Estimating Your Total Moving Cost

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Estimating Your Total Moving Cost

Staff Writer · Oct 6, 2009

Estimating your total moving cost will help you make the right budget for your move. You don’t want to get caught off guard with expenses you can’t afford. Here are some guidelines to help you determine the total money you’ll have to spend from the beginning to the end of your move.

Expenses Associated with Your Old Apartment

The first part of the moving costs you have to total are all the expenses related to leaving the home or apartment you’re in now. These costs include final utility bills, costs to make repairs and cleaning costs. You will have to determine whether it’s best to let your security deposit take care of all or some of those costs. However, if you didn’t pay a security deposit, or if the costs exceed the deposit, you’ll have to factor that into your total moving bill.

Expenses Associated with Your New Apartment

You also have to total all the costs associated with moving into the apartment. These include security deposits, first month’s rent and utility deposits. Many people forget to total miscellaneous costs associated with moving into their apartment and end up not having not enough funds to pay for them after the move. You can avoid this by including your cost of living for the first month after the move.

Moving Companies or Truck Costs

To estimate these costs, get estimates from three different companies. Ask them for written estimates only and get them to be as detailed  as possible. It’s not enough for them to crunch numbers through a moving cost calculator. If you don’t get a detailed, written estimate, your costs will be higher than expected. Make sure that your estimates include taxes and surcharges as well as fees for additional services, such as packing.

Packing Supplies

You will have to buy boxes or rubber tubs and packing supplies, such as tape and packing peanuts, for the move. First see what you can get for free by posting ads on Craigslist or Freecycle.org. This will help to reduce your packing costs. Ask colleagues, family and friends for their extra boxes. Then, figure out the costs of what you couldn’t get for free.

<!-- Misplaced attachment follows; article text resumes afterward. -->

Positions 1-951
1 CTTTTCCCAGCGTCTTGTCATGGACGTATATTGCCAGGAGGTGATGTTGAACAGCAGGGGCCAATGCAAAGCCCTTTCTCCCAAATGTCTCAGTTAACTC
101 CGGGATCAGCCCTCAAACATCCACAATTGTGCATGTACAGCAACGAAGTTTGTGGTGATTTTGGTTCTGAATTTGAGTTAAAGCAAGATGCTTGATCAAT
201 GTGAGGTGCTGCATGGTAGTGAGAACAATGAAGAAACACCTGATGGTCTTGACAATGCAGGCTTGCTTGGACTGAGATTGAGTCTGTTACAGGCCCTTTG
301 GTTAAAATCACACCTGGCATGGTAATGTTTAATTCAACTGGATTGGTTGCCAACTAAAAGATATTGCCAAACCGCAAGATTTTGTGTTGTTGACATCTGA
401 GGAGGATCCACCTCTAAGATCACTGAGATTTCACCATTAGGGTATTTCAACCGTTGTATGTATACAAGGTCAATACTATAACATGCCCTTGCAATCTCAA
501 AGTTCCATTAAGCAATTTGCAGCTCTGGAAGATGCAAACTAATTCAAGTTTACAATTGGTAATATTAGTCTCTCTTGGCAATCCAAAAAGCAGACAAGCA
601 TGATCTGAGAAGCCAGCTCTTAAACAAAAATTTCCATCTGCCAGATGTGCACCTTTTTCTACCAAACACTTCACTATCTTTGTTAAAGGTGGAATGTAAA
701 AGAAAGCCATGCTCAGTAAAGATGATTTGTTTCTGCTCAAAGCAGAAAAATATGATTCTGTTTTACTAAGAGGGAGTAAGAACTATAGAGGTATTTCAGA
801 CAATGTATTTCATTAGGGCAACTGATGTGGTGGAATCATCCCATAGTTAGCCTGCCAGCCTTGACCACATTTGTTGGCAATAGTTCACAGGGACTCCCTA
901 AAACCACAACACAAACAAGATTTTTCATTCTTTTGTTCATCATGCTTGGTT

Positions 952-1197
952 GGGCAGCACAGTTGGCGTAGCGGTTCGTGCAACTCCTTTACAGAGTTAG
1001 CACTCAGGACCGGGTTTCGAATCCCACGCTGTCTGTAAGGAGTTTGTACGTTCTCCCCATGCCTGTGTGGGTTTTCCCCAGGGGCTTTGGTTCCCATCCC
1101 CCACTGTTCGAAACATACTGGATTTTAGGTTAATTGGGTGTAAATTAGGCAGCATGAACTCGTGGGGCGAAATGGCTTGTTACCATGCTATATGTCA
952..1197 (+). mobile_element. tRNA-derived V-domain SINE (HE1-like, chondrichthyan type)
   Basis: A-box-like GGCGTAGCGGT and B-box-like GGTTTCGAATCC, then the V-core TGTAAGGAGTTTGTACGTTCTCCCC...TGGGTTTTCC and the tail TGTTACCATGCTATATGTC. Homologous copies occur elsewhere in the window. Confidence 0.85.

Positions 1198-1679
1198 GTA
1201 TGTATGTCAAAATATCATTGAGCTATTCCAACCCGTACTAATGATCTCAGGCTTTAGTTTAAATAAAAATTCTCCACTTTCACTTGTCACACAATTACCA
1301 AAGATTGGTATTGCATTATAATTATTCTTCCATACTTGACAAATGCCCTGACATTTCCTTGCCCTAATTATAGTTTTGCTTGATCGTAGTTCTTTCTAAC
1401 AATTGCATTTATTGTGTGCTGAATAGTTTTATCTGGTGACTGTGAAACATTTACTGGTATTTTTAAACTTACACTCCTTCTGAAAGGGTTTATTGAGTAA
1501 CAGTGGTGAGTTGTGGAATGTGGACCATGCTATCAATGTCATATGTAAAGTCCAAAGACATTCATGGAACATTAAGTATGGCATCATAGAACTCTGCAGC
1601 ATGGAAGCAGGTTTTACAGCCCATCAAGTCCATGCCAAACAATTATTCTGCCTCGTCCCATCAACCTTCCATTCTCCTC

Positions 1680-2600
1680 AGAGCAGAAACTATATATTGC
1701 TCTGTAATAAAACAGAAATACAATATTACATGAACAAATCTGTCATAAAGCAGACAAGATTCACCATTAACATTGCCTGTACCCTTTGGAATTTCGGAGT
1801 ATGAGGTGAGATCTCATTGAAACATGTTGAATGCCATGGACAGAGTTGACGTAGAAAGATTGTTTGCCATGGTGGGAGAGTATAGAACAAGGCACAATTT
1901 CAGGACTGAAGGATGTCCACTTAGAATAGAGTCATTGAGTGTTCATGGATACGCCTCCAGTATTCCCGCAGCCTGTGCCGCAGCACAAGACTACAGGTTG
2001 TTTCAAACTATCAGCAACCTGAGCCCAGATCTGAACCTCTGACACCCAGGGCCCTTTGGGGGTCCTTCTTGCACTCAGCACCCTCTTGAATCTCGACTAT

Travel Expenses

You’ll need to total all of the travel expenses for you, your family and your pets. If you’re moving across town, this may not apply. However, if you’re moving across state lines, then your moving costs could be significant. For example, it could cost a couple of hundred dollars just to ship your pet using one of the major airlines. If you’re taking your car or renting one, you’ll need to factor your hotel, meals and fuel costs. You may have these same costs even if you travel by plane, but you’ll have the added costs of plane tickets. If you’re shipping your car, include those freight costs as well.

Storage

It may be beneficial to use a storage facility when you move until you get established in your new apartment. It might also be a necessity if you’re downsizing into a smaller place. Contact the local self storage facilities and get three estimates. Get details about their security and climate controls.

Using these guidelines should give you a good idea of what most, if not all, of your moving costs will be. You should still add 10% to the total amount just in case you forget to factor in something else.

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